Assessment of a nanocrystal 3-D morphology by the analysis of single HAADF-HRSTEM images
© Stroppa et al.; licensee Springer. 2013
Received: 7 August 2013
Accepted: 6 October 2013
Published: 13 November 2013
This work presents the morphological characterization of CeO2 nanocrystals by the analysis of single unfiltered high-angle annular dark-field (HAADF)-high-resolution scanning transmission electron microscopy (HRSTEM) images. The thickness of each individual atomic column is estimated by the classification of its HAADF integrated intensity using a Gaussian mixture model. The resulting thickness maps obtained from two example nanocrystals with distinct morphology were analyzed with aid of the symmetry from the CeO2 crystallographic structure, providing an approximation for their 3-D morphology with high spatial resolution. A confidence level of ±1 atom per atomic column along the viewing direction on the thickness estimation is indicated by the use of multislice image simulation. The described characterization procedure stands out as a simple approach for retrieving morphological parameters of individual nanocrystals, such as volume and specific surface areas for different crystalline planes. The procedure is an alternative to the tilt-series tomography technique for a number of nanocrystalline systems, since its application does not require the acquisition of multiple images from the same nanocrystal along different zone axes.
Elucidating the morphology of nanostructured materials with high resolution is essential for their optimization for specific applications. A remarkable example is the use of nanostructured materials in catalysis, as their performance often depends on the exposed facet crystallographic structure and surface areas [1, 2]. Even though significant efforts have been devoted to the three-dimensional (3-D) morphology characterization of individual nanocrystals [3, 4], a straightforward and undemanding method is still unavailable.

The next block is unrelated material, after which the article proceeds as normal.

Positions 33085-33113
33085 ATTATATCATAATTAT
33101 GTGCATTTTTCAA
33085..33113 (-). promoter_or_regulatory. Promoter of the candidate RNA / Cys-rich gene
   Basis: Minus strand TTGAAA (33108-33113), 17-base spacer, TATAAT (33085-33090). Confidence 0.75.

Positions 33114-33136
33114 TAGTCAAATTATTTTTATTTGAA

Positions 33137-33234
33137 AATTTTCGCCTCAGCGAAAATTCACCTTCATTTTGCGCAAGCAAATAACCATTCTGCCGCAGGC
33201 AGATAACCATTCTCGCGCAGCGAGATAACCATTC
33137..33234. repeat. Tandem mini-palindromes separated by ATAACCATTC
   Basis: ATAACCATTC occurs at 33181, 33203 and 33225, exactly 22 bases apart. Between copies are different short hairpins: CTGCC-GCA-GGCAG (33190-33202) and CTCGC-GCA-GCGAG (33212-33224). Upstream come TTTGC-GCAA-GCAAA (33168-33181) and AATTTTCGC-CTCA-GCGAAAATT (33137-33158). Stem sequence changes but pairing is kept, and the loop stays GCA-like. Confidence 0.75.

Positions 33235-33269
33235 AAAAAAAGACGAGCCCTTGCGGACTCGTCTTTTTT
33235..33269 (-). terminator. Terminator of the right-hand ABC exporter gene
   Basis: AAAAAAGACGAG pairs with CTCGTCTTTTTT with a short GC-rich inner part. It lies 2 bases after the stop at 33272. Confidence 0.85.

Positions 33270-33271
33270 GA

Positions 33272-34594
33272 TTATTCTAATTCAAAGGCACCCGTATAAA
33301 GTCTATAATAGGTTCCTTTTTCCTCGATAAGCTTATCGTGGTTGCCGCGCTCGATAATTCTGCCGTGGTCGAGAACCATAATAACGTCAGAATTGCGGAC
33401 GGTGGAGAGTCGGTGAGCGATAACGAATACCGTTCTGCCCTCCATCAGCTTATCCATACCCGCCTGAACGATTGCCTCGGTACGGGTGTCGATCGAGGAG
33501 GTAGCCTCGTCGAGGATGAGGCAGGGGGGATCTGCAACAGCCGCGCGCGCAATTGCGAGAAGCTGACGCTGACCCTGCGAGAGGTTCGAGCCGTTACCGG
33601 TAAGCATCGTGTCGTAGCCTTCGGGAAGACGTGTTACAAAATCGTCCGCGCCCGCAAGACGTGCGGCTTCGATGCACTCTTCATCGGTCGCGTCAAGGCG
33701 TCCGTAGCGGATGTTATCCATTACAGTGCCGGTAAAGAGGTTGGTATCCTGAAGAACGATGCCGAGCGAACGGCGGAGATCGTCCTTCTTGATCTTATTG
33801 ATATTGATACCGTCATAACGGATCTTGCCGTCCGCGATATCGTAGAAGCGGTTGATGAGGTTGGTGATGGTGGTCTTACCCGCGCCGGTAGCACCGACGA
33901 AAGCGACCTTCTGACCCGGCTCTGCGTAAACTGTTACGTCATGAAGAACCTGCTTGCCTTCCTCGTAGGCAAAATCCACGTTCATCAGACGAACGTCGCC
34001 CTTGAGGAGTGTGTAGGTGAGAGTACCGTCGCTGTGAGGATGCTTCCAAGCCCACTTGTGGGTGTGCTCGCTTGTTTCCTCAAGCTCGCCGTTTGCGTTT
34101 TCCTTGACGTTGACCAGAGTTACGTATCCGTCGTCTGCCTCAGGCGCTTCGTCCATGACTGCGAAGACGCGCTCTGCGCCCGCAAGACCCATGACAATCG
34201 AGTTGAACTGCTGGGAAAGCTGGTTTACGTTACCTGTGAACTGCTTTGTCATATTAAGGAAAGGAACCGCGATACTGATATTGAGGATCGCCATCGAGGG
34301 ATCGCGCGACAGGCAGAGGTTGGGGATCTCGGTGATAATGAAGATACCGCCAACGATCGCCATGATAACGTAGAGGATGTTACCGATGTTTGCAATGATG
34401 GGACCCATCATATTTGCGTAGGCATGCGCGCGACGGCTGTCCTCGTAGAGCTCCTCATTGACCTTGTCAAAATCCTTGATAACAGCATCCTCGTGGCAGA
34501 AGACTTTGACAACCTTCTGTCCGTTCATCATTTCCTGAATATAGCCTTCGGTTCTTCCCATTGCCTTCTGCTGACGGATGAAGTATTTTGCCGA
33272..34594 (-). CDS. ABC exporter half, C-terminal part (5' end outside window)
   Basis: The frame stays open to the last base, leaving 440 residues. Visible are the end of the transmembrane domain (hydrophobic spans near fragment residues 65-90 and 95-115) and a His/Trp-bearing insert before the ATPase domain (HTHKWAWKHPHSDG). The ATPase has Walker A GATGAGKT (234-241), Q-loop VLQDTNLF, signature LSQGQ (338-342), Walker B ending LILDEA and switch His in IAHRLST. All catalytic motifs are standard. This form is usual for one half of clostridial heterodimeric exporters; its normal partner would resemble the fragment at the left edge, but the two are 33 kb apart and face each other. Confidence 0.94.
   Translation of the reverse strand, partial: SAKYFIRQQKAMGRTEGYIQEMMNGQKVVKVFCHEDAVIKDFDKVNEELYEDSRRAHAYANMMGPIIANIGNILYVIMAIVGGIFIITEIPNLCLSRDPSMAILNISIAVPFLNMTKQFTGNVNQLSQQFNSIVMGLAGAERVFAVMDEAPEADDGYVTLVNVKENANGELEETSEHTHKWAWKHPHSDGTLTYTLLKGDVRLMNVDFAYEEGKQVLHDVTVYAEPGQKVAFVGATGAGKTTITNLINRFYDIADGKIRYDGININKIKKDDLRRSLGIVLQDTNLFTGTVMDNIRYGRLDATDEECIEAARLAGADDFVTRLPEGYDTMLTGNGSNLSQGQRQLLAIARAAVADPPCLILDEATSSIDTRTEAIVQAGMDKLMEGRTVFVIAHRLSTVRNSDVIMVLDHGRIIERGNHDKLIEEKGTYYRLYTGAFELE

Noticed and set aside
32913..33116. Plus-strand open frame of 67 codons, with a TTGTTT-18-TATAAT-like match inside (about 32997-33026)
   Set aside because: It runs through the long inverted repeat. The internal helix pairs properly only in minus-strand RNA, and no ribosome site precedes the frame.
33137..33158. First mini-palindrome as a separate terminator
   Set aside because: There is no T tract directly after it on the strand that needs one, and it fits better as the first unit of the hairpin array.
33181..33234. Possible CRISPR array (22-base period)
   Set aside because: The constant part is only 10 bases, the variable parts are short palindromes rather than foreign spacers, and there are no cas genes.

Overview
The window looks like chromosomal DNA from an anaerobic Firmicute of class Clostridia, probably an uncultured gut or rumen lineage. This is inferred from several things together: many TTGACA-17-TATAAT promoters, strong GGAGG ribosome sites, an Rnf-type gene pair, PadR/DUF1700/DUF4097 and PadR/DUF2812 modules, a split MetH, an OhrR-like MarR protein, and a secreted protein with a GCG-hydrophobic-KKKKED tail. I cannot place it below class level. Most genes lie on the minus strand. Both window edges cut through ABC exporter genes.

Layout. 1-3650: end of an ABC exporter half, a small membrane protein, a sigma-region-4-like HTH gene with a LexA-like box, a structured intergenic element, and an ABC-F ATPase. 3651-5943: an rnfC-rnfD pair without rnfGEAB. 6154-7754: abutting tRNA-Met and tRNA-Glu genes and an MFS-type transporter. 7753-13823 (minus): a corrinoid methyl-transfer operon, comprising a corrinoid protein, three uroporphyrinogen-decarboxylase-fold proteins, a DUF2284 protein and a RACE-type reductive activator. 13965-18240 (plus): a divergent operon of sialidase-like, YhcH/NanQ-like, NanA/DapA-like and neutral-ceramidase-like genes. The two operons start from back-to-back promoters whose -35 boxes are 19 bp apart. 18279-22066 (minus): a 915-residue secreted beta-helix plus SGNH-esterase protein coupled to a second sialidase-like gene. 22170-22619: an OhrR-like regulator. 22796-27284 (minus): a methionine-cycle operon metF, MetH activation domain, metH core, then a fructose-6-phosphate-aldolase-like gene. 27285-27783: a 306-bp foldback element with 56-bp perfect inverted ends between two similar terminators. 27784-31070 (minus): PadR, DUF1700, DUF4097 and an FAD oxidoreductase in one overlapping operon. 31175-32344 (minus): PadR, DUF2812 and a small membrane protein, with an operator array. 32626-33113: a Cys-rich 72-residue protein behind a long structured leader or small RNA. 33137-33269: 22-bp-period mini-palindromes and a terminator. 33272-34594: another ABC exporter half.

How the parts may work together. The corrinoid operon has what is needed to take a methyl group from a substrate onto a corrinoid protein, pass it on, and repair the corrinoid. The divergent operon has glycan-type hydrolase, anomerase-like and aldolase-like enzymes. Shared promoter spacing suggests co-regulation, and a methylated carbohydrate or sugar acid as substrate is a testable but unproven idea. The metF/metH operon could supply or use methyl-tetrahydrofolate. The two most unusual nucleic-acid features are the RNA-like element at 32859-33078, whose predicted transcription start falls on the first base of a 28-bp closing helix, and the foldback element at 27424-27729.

The high-angle annular dark-field (HAADF) imaging mode in high-resolution scanning transmission electron microscopy (HRSTEM) [5–7] is one of the most promising techniques for nanocrystal characterization. Besides allowing direct imaging of the atomic columns with a spatial resolution down to 50 pm , the high-angle scattered electron signal intensity can be directly correlated to the thickness of the atomic columns  and the atomic number of their constituent atoms [9–11].
Recent reports have shown the successful application of HAADF-HRSTEM for mapping the thickness of Au foils  and for reconstructing the 3-D morphology with atomic resolution of an Ag precipitate in an Al matrix after applying a tomographic reconstruction procedure . These studies benefit from the use of HRSTEM multislice image simulations [14, 15] and Gaussian mixture models (GMMs)  to relate the integrated signal of each atomic column to their thickness with high accuracy. However, the requirement of model samples and/or the acquisition of multiple images from the same nanocrystal along different zone axes may restrict the practical application of these methodologies, especially for those systems that cannot withstand a high electron dose. In addition, sample and microscope instabilities during sample tilting procedures may make the 3-D morphology characterization of nanocrystalline samples by tomography approaches very difficult or even impractical. Consequently, the determination of the 3-D structure from nanoparticles by the use of a single electron microscopy image is a current challenge, which has been accomplished so far only for very specific systems such as size-selected gold clusters  and thin layers of light-weight atoms .